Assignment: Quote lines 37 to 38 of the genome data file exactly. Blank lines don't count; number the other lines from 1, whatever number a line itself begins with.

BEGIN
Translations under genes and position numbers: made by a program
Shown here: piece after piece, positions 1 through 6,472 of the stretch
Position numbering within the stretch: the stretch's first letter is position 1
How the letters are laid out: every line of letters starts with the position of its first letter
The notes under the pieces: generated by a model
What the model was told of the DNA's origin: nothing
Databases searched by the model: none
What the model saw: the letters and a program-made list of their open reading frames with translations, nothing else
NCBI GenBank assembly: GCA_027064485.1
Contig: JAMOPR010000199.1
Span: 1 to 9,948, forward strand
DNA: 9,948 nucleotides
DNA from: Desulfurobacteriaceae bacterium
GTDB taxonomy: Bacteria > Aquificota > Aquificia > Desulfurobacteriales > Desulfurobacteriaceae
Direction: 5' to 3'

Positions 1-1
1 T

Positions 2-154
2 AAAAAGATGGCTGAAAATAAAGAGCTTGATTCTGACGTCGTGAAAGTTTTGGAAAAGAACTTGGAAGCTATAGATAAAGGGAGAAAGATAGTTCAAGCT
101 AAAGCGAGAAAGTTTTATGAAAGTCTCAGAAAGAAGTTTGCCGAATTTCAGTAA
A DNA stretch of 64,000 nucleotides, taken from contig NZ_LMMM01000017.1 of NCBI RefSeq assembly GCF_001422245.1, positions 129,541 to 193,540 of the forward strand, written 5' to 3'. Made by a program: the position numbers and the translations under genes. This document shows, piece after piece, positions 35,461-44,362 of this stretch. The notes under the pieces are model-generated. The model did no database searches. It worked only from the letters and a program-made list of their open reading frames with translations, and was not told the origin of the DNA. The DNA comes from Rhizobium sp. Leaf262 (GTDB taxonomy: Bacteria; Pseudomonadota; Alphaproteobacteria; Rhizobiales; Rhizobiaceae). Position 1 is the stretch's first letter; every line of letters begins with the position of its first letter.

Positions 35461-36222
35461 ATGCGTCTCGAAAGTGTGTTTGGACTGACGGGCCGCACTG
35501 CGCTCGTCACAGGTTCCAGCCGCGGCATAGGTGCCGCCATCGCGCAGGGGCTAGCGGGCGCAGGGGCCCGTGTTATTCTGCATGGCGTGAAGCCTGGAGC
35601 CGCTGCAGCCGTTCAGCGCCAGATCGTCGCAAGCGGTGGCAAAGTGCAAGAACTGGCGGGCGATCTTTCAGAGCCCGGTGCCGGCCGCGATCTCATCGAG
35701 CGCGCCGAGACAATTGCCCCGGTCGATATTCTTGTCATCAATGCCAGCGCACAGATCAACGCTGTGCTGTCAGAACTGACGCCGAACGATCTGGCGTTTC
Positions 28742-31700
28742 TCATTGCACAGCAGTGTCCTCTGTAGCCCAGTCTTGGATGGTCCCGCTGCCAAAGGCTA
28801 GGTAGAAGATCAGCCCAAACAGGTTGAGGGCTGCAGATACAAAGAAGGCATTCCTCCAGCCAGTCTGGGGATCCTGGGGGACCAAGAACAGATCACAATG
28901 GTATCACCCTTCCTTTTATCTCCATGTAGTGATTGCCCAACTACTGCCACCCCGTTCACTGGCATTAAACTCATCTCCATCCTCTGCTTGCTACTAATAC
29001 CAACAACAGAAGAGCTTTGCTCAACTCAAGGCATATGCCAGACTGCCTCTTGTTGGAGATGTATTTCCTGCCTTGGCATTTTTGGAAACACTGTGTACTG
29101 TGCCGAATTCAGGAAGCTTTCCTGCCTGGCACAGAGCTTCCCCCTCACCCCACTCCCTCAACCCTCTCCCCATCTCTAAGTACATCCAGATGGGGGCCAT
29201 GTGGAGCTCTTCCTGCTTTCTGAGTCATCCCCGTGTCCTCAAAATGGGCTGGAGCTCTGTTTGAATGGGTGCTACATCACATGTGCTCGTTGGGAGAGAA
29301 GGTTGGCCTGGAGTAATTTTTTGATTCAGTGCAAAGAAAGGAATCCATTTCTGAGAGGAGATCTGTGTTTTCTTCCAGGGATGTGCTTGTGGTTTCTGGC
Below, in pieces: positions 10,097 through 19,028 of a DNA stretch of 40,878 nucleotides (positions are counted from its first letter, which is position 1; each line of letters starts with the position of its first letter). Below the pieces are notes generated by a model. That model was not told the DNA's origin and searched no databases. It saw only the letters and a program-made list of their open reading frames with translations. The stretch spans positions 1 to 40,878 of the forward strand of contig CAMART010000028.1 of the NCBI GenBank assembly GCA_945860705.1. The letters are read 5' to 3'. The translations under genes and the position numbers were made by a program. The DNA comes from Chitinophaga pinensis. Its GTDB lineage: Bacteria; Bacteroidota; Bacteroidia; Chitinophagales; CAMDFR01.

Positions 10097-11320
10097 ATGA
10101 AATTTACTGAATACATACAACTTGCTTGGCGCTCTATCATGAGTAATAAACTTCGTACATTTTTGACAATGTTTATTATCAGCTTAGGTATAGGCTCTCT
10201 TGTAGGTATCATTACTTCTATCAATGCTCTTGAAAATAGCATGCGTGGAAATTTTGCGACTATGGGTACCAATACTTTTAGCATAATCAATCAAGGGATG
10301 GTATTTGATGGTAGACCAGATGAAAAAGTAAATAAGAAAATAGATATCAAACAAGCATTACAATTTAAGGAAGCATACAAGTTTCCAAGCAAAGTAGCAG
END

10097 ATGA
10101 AATTTACTGAATACATACAACTTGCTTGGCGCTCTATCATGAGTAATAAACTTCGTACATTTTTGACAATGTTTATTATCAGCTTAGGTATAGGCTCTCT